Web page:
Cybersecurity is a growing issue for businesses worldwide, as the data they handle becomes more and more significant and the threat of a breach more imminent. Nowhere is this challenge more evident than in the Retail sector, where systems are widespread and consumer data handling is constant.
Retail Security Challenges
Businesses big and small, from Austria to Australia, are facing increasing cyberthreats and struggling to keep up. Retail companies in particular are subject to cybersecurity obstacles and vulnerabilities due to the very nature of their businesses; retail IT resources are inherently spread out.
Unique Challenges of the Retail Sector
The very nature and structure of a retail organization makes cybersecurity of essential systems and resources particularly challenging. What makes large-scale retail so difficult?
- Geographic diffusion: With many locations, often spread across multiple countries and continents, risk exposure is equally widespread
- Privileged user turnover: Employee turnover is high in retail, a fact which results in a rotating door of privileged accounts being created and abandoned
- Complex, mixed systems: With everything from DOS-based PoS systems to the latest in Cloud-hosted servers, to WAN routers in use, retailers have a wide array of very different systems to manage and protect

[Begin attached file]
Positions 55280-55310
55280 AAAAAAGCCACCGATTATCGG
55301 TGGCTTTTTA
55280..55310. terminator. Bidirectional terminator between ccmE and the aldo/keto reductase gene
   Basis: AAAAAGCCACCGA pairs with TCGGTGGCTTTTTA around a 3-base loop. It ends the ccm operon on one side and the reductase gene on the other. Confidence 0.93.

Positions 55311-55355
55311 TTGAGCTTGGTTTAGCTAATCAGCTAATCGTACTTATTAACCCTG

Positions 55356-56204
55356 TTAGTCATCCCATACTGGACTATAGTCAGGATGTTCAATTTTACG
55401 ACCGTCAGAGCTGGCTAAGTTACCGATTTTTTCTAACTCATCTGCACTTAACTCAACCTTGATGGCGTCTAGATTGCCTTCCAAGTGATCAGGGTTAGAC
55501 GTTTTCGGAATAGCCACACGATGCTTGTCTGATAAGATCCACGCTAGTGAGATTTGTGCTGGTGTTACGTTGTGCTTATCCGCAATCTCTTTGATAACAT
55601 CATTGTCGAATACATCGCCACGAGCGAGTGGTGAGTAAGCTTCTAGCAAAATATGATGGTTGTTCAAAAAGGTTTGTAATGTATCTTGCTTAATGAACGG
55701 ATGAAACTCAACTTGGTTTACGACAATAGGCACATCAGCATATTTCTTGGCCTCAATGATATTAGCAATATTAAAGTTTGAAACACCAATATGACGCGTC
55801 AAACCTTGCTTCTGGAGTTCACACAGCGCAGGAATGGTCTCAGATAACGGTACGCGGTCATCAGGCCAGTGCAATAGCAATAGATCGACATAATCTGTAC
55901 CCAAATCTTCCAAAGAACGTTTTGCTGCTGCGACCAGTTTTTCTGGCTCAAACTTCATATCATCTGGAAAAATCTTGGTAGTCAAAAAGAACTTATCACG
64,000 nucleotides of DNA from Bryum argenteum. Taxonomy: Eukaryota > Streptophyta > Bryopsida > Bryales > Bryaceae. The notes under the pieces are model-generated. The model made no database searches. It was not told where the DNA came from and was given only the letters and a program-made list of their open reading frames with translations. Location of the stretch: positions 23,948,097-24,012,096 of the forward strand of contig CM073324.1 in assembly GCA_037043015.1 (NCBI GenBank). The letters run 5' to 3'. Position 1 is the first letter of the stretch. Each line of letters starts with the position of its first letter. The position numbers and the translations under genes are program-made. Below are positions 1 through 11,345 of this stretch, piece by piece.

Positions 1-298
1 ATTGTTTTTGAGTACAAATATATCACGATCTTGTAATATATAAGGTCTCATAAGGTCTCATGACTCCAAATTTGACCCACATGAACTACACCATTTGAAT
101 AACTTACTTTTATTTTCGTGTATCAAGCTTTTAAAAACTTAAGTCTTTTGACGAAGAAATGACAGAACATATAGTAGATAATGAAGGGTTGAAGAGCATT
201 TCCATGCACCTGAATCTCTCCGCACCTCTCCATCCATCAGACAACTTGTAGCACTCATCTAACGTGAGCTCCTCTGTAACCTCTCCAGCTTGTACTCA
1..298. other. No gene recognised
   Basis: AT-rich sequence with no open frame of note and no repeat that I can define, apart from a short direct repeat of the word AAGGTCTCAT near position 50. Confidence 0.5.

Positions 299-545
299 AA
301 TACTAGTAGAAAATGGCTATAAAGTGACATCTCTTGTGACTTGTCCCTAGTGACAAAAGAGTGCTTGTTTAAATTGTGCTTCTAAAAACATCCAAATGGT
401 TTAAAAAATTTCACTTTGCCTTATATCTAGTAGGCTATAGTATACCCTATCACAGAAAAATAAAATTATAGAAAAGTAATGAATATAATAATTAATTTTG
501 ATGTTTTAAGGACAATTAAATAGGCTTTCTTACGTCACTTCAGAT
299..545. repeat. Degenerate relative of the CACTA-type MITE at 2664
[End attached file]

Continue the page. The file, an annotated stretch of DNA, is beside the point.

And, of course, the most critical challenge,
- Valuable data: Retail businesses handle the person data – including names, addresses, credit card details, and maybe even social security numbers – of thousands of trusting customers.
Top Cybersecurity Threats to Retail
Cyberthreats are increasing year over year, with no end in sight. In 2017, more than half of all businesses worldwide were breached by hackers. With online retail sales expected to grow more than 57% (to $414 billion) in the U.S. in 2018, the pressure to secure and protect critical assets is on.
- Ransomware is the fastest growing malware threat, meaning that Retailers need to lock down that assortment of technologies with the best possible access controls.
- Point of Sale (PoS) breaches are predicted to be the top threat (and causing the greatest damage) to retail firms
- Compromised Accounts are the leading entry point for cybercriminals. Whether stolen or lost, “remote access credentials remain the most popular means by which PoS malware is installed on payment systems”
For retailers, the future is full of cyberthreats. It is more important than ever to gain complete control and vision over who has access to what systems, when, and what actions they are taking to protect critical resources from being exploited – and incurring the staggering costs of a data breach.
Cybersecurity Lessons of the Saks Breach
The credit card data of 5 million Saks and Lord & Taylor customers was stolen. As announced on April 1st, this breach is no joke for the luxury retailer, which was hacked by a group of well-known cybercriminals by way of malware installed in the chains’ cash register systems to funnel millions of credit and debit card details into dangerous hands.